Return of the native...
Fifty-six years and a few days ago, I returned home after a moderately lengthy stay overseas.
In late May of 1965, the band had arrived in Rome to take up a one month contract to play at the Piper Club, a prestigious nightclub in Via Tagliamento near the Villa Borghese. The paradise of several weeks in the eternal city in summer, was such that when our contract came to an end, we decided to stay on in Italy. We believed that there was a good living to be made. But by the winter of that year, now lodged in a decidedly dodgy hotel in Modena in the north of the country, it was becoming clear that we could not earn sufficient money to support ourselves.
Reluctantly, we decided to call it a day and go home. We had a booking to play at a club on the shores of Lake Garda near Verona in mid-January 1966, and decided that it would be our last in Italy. When the gig was over, we planned to drive north to the Brenner Pass, cross the border into Austria, and thereafter via Germany and Belgium back to England.
Our transport was a Ford Thames 15 hundredweight two-seater commercial van. The back of the vehicle had a plain wooden floor with only our equipment and suitcases to sit on. We were very short of money, having barely enough for fuel and the price of the channel crossing, so we decided to drive in relay stopping only for petrol and scratch meals. There were three drivers and me. I did not drive then, so the plan was that the two resting drivers would sleep or doze as best as they could in the back, while I got to sit in the passenger seat, navigate, provide company for the driver, and keep the windscreen clear. There was no heater, so the condensation from our breath quickly froze on the glass if not promptly removed.
It was well after midnight before we left the club in slushy snowy conditions. The distance to Brenner was around 150 miles, and given the conditions—dark, hilly country, relatively minor road, snow and slush—progress was not very rapid. We had heard that snow-chains were required to cross the Brenner Pass, which is higher than Ben Nevis, so we bought some and fitted them to the tyres when we judged the snowfall on the road was thick enough. It wasn’t, and whether they were cheap chains or just only useful for thick snow, they broke well before Brenner. It was probably five or six am when we arrived at the pass, chainless, and were mightily relieved when they let us through into Austria.
Innsbruck was around twenty miles further on, and it was important to turn left there and then right to take the shortest route north westish towards the German border and Stuttgart. It was early morning, still dark, and I had been awake for twenty-four hours. Whether the map was bad, there was poor road signage, or I dozed off I don’t recall, but we did miss the turning, and found ourselves driving east. After twenty minutes or so I realized the mistake. I had to decide whether to turn round or keep going. The map showed a turning north in a few miles and I elected to take it.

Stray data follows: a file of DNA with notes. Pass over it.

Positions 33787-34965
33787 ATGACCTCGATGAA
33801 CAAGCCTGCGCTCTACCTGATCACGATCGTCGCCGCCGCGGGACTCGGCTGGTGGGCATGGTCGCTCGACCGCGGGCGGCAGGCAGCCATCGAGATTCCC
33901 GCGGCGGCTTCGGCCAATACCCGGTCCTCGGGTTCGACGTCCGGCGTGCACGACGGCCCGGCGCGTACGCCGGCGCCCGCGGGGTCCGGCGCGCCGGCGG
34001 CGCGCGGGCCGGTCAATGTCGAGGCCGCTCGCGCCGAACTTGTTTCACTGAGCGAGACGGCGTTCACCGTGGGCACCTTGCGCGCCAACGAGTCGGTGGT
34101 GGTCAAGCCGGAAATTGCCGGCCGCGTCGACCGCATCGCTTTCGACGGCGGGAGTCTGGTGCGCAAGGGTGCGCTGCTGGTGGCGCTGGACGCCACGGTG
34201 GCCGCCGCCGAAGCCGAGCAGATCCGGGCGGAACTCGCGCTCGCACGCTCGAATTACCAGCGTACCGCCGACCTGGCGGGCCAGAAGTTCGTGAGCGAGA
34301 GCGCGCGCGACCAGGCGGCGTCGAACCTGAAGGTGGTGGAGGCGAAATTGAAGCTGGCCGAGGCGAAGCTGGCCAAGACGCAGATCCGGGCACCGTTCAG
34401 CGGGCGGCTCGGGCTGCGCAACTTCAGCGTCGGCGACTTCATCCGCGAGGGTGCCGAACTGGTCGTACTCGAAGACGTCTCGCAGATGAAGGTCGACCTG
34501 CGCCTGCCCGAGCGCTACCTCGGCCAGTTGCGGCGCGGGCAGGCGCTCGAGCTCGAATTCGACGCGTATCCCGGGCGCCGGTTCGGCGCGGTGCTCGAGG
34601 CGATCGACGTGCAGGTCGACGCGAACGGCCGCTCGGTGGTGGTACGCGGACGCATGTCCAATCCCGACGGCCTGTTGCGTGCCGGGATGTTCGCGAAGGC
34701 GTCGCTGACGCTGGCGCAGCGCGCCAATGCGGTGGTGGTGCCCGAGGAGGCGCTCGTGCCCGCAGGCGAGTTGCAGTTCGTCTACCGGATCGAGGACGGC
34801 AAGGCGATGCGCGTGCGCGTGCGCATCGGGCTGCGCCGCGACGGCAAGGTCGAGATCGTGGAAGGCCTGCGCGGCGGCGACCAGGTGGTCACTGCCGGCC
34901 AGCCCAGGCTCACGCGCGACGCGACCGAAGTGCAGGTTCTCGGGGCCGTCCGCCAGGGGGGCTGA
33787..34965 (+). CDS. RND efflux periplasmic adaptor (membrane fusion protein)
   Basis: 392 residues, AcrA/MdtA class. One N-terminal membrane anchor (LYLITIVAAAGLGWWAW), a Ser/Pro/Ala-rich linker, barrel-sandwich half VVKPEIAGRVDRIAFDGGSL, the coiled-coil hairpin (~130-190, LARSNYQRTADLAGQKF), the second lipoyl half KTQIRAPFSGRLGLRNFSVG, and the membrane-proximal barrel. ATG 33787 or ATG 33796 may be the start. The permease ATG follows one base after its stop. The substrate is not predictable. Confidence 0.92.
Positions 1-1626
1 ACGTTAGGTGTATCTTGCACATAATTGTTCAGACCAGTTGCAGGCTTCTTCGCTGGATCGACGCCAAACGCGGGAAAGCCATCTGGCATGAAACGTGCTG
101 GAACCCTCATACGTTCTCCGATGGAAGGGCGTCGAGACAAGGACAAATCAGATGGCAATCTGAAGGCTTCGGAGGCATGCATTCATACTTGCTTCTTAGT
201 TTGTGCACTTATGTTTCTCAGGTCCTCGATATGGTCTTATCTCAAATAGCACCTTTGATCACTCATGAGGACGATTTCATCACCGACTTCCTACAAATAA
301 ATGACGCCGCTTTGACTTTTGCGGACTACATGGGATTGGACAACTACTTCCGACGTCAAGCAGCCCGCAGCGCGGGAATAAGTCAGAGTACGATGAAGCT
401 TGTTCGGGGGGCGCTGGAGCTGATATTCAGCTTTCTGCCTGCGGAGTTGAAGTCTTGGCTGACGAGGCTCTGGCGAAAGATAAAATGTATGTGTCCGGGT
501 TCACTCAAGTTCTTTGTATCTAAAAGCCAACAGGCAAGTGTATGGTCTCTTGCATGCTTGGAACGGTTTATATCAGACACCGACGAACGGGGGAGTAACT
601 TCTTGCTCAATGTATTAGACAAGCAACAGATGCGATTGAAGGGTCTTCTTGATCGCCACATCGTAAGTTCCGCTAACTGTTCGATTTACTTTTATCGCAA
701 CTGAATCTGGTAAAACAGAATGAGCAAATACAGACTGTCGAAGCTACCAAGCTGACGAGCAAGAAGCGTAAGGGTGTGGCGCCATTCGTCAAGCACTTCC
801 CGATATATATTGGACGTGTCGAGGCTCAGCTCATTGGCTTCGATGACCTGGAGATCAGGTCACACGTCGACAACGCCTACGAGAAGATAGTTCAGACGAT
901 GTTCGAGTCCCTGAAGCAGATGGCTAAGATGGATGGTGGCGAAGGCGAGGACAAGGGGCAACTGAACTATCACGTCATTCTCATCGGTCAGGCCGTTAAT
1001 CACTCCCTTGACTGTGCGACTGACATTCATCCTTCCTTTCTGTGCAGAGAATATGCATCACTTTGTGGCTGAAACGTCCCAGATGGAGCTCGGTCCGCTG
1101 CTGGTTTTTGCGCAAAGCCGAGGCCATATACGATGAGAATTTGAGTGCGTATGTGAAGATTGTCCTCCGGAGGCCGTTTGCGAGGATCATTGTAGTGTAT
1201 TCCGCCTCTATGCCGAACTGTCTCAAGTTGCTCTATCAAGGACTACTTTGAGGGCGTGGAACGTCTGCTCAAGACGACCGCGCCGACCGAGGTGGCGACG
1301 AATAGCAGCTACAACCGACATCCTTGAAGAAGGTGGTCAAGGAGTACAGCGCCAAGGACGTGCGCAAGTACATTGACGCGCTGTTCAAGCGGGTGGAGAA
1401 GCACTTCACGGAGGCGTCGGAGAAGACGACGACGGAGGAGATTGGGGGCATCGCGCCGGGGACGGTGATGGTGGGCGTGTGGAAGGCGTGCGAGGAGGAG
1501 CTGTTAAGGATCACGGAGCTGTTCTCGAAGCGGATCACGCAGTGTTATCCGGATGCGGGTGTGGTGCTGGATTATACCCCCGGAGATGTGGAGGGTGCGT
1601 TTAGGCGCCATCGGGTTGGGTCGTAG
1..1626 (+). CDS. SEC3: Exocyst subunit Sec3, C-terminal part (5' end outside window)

By now it was broad daylight, and the road became steeper and started zig-zagging; we were getting higher and higher and passed through a ski resort. We also skirted a beautiful alpine lake, The Achensee. But what was astonishing, and almost made up for the anguish of adding at least two hours and more than sixty miles to our journey, was the appearance of the trees. Many were pines, and the snow had accumulated on their branches turning the whole into a series of beautifully decorated Christmas trees. It was a winter wonderland. The effect was quite magical and one I will never forget.
Finally we arrived at the German border. This was a minor crossing; we were very high up and I was more than a little anxious. The guards looked askance at our battered van—it had endured several close encounters with Italian traffic, including a tram, in Rome. I was worried they would refuse us entry. We had already been stopped by the Italian police on the Autostrada who told us that the van was in a dangerous condition—the nearside front was badly dented with some bits missing...
We could speak no German and the guards had no English; fortunately, this was the Tyrol with considerable Italian influence, and one of the guards spoke that language—as did I, albeit very badly. I explained that we had been driving all night and only wanted to go home; we were not vagrants and would drive right through their country to Belgium and thence to the Channel Ports. After some discussion among themselves they allowed us through but insisted that we purchase insurance for the van. We drove all day through Germany and it was dark when we finally arrived in Belgium. By this time I had been awake for thirty-six hours, and while driving along the motorway from Brussels to the coast, I started to hallucinate. It was frighteningly real and took the form of walls built across the road; time after time they appeared and dissolved as we drove through them.
I don’t remember the crossing from Ostend to England—probably to Dover. Being mid-winter we were obliged to wait some time for a boat, and it was night-time again when I was finally dropped off at my parent’s house in Ealing. We had divvied up the remaining cash, and had a £1 note each to show for more than eight months in Italy.
I rang the house bell; my mother came to the door and greeted me with a “Good God!”. And during my absence, my father had converted my bedroom into a printing shop; for the next few months or so, I was obliged to sleep on a couch in the living room.
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Welcome to the Mirli Books blog written by Peter Maggs